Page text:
Canada is the only G8 country that does not have a Ministry of Education at a Federal level. We have Health Canada for issues related to our health. We have the Department of National Defence for our protection. But for education, we do not have such a federally regulated system. Elementary and secondary education in Canada is a provincial responsibility and each province is responsible for its own curriculum and method of assessing K-12 students.
This creates inconsistencies in our school systems. On one hand we have Alberta, where the amount of material covered and the frequency of testing is higher than some other provinces. I completed grades 7-12 in Alberta schools where midterms and final exams in all of the core subjects – math, chemistry, physics, biology, English, and social studies are mandatory. Grade 12 students in Alberta must write mandatory diploma exams in all the core subjects and these exams are worth 50% of their entire grade. Imagine being sick with the flu or stressed because your parents got into a fight on your exam day! A lot of kids have lost their admission offers from universities because of one poor test mark.
On the other hand we have BC schools with less material covered in the curriculum, and less midterms, final and provincial exams. On top of that, some teachers are more generous towards re-tests and extra credits than others.
Our education system does not allow for a consistent and accurate comparison between two students unless those students go to the exact same school and have the exact same teachers.
In 2012 UBC introduced their new broad-based admissions process. In addition to high school grades, applicants are required to submit supplemental material description experiences outside of their academics. Andre Arida, UBC’s director of undergraduate admissions explained to Ubyssey that high numbers of applicants, competition and grade inflation pushed the university to look for alternative ways of measuring an applicant’s preparedness: “Hopefully, in the long run, we get students who are more likely to be engaged on campus”.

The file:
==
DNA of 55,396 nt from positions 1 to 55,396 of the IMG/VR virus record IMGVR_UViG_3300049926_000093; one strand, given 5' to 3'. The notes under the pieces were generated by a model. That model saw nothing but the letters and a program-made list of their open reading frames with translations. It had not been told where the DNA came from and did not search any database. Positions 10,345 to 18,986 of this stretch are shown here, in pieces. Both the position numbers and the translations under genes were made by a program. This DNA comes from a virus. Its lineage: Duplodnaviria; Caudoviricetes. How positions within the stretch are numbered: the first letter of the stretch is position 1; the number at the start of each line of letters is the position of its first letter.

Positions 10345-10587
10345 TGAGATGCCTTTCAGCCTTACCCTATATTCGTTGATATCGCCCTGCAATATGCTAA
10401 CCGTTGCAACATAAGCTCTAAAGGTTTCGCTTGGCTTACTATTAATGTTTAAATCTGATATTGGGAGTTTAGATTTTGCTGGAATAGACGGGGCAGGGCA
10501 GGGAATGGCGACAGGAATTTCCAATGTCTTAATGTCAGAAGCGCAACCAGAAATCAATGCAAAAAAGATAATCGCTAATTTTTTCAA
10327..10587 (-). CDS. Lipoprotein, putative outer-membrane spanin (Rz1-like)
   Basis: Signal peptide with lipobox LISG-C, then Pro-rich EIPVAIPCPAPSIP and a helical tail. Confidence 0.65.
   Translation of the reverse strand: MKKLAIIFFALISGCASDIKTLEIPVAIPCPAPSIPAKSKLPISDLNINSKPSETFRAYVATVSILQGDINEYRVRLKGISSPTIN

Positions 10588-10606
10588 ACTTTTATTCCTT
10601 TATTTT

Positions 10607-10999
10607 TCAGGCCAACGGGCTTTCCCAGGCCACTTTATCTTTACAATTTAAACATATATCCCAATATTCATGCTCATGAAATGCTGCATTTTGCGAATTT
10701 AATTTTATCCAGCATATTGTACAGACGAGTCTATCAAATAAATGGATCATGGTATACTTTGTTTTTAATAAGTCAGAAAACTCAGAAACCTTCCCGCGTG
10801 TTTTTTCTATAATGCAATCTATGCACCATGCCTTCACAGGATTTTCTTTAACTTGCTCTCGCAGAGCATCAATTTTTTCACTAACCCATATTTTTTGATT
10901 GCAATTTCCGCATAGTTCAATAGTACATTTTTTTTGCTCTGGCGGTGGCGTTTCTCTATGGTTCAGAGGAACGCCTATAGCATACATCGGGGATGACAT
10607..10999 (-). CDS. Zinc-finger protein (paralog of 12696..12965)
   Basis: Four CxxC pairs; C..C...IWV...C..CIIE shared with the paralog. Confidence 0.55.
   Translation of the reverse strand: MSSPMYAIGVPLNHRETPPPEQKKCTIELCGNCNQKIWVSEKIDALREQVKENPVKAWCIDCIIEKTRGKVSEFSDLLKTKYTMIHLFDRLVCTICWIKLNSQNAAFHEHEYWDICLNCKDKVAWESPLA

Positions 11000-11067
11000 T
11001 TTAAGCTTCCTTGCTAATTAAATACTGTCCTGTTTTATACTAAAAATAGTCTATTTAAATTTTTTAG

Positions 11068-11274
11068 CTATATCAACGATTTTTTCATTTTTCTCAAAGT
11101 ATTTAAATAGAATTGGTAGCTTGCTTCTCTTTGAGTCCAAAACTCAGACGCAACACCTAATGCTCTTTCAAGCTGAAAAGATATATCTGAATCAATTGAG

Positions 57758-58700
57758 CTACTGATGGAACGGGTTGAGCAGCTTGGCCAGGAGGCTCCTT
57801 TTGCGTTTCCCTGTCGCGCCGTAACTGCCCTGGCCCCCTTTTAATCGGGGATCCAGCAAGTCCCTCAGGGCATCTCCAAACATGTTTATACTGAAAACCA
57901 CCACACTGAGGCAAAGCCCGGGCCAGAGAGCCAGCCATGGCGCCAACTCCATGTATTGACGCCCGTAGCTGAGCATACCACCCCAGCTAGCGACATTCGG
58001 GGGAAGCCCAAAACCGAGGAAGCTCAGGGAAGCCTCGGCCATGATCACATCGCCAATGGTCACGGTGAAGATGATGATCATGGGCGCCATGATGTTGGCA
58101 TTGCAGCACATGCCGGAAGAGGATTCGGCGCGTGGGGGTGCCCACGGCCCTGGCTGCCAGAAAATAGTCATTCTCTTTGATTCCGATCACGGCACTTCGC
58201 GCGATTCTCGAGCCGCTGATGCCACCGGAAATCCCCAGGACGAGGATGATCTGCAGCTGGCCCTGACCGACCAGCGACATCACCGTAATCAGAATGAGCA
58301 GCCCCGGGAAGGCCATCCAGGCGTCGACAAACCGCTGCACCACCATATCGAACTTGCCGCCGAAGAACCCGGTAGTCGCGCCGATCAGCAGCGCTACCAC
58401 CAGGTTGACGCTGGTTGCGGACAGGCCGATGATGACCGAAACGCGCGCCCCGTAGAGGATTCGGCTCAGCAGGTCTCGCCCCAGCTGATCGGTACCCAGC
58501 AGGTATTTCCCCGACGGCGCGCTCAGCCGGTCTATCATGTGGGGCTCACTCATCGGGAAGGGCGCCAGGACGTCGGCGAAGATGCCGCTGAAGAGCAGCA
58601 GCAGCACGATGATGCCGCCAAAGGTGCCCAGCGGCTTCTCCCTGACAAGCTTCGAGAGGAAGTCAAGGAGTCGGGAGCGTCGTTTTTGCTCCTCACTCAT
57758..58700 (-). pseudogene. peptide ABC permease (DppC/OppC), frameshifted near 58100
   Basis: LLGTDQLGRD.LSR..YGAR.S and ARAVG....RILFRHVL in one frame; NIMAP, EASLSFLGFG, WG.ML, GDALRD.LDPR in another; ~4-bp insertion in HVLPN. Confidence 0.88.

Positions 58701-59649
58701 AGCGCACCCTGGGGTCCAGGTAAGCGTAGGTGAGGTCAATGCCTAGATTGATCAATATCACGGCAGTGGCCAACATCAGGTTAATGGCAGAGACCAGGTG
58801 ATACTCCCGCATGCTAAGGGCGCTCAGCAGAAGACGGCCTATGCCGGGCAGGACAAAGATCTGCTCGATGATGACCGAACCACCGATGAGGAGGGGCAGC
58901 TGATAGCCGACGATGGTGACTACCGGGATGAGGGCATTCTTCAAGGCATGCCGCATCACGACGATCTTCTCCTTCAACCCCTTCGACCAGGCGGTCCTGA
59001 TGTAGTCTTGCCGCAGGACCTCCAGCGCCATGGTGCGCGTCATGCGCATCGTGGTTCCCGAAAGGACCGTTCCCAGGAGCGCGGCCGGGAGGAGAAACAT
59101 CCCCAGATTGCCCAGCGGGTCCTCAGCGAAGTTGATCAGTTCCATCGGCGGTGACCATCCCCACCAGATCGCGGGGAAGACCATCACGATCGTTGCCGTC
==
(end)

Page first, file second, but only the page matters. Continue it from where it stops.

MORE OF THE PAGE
The Ministry of Education in some provinces are currently undergoing curricula re-design and placing more emphasis on collaboration, engagement, and creativity. With this change, consolidation of curricula, harmonization of assessments, and equal standard of education across the country becomes even more important since placing grades on ‘creativity’ or ‘engagement’ is subjective.
A true consistency and fairness among all students ensure that all students are assessed based on the exact same curriculum and assessment criteria in all school districts in all provinces across Canada. It is only then that we can accurately compare the grades of a student to one that has a different teacher, or is in a different school or province.
As for what parents can do to ensure their kids succeed in higher education is to be active in their learning and/or seek supplemental services to ensure that their children are appropriately prepared for life after high school. About 14 per cent of first-year university students drop out, according to the Persistence in Post-Secondary Education Canada report that analyzed data from Statistics Canada Youth in Transition Survey. The overall post-secondary drop out rate, however, was about 16 per cent, suggesting that those who are going to drop out, do so early on due lack of preparation for the workload in university. With this in mind, the goal for high school students should not be to merely score high grades to gain acceptance into the university or college of their choice. It is equally important that students who wish to seek higher education are trained to be disciplined learners who perform well under pressure and are comfortable being challenged and tested.
Mehrnaz Bassiri, M.Sc.
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